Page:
There are at least two reasons why measures such as brain weight or cranial capacity are not easily interpretable indices of intelligence, even though small observed differences may be statistically valid. First is the obvious difficulty of defining and accurately measuring intelligence among animals, particularly among humans with different educational and cultural backgrounds. Second is the functional diversity and connectional complexity of the brain. Imagine assessing the relationship between body size and athletic ability, which might be considered the somatic analogue of intelligence. Body weight, or any other global measure of somatic phenotype, would be a woefully inadequate index of athletic ability. Although the evidence would presumably indicate that bigger is better in the context of sumo wrestling or basketball, more subtle somatic features would no doubt be correlated with extraordinary ability in Ping Pong, gymnastics, or figure skating. The diversity of somatic function vis-à-vis athletic ability confounds the interpretation of any simple measure such as body size.

The implications of this analogy for the brain are straightforward. Any program that seeks to relate brain weight, cranial capacity, or some other measure of overall brain size to individual performance ignores the reality of the brain's functional diversity. Thus, quite apart from the political or ethical probity of attempts to measure “intelligence” by brain size, by the yardstick of modern neuroscience (or simple common sense), this approach will inevitably generate more heat than light. A more rational approach to the issue, which has become feasible in the last few years, is to relate the size of measurable regions of known function (the primary visual cortex, for example) to the corresponding functions (visual performance), as well as to cellular features such as synaptic density and dendritic arborization. These correlations have greater promise for functional validity, and less pretense of judgment and discrimination.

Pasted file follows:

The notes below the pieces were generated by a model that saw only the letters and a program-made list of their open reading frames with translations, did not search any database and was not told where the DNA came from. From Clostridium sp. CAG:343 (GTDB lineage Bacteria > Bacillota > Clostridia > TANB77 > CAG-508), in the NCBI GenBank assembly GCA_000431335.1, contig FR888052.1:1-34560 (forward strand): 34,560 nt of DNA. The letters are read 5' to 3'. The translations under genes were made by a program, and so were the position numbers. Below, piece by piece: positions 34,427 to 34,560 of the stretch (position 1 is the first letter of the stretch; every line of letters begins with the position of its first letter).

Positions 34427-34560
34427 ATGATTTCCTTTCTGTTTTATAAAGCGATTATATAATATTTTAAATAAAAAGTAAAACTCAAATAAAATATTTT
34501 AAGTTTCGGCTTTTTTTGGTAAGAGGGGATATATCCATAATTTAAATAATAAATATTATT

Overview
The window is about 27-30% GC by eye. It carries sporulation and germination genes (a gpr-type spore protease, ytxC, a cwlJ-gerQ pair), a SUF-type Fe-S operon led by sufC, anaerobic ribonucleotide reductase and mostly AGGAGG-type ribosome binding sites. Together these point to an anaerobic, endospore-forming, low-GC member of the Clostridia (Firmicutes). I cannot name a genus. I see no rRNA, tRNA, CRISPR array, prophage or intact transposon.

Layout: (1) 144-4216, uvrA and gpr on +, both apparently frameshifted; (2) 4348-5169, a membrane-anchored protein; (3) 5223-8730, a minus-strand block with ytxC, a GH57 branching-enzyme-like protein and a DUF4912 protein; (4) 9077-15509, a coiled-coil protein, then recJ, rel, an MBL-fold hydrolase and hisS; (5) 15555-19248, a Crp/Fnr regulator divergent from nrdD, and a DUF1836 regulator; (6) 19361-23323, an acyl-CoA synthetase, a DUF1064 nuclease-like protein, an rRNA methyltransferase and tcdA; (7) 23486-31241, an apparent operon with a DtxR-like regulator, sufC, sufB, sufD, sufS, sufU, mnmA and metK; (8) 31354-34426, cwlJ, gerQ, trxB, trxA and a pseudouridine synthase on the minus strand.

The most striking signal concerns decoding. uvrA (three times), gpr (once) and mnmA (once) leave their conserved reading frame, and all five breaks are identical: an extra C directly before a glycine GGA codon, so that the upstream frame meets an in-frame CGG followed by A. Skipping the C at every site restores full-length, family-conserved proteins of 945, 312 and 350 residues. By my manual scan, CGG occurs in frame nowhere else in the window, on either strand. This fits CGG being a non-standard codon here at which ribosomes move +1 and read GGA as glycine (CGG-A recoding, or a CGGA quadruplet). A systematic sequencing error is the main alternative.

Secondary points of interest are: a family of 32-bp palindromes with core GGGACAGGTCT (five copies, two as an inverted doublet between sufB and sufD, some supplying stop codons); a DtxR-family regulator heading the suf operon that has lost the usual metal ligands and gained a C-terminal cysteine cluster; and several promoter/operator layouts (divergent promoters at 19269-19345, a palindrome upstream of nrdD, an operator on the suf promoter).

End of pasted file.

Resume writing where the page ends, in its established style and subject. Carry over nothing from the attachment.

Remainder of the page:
References

  1. Broca P. (1861) Sur le volume et al forme du cerveau suivant les individus et suivant les races Bull. Soc. Anthrop. 2: 139–207, 301–321.
  2. Galton, F. (1883) Inquiries into Human Faculty and Its Development. London: Macmillan.
  3. Gould S. J. Morton's ranking of races by cranial capacity. Science. (1978);200:503–509. [PubMed: 347573]
  4. Gould, S. J. (1981) The Mismeasure of Man. New York: W. W. Norton and Company.
  5. Gross B. R. The case of Phillipe Rushton. Acad. Quest. (1990);3:35–46.
  6. Spitzka E. A. A study of the brains of six eminent scientists and scholars belonging to the American Anthropometric Society, together with a description of the skull of Professor E. D. Cope. Trans. Amer. Phil. Soc. (1907);21:175–308.
  7. Waller, A. D. (1891) Human Physiology. London: Longmans, Green.

From: “Planning Neurons” in the Monkey Frontal Cortex

Copyright © 2001, Sinauer Associates, Inc.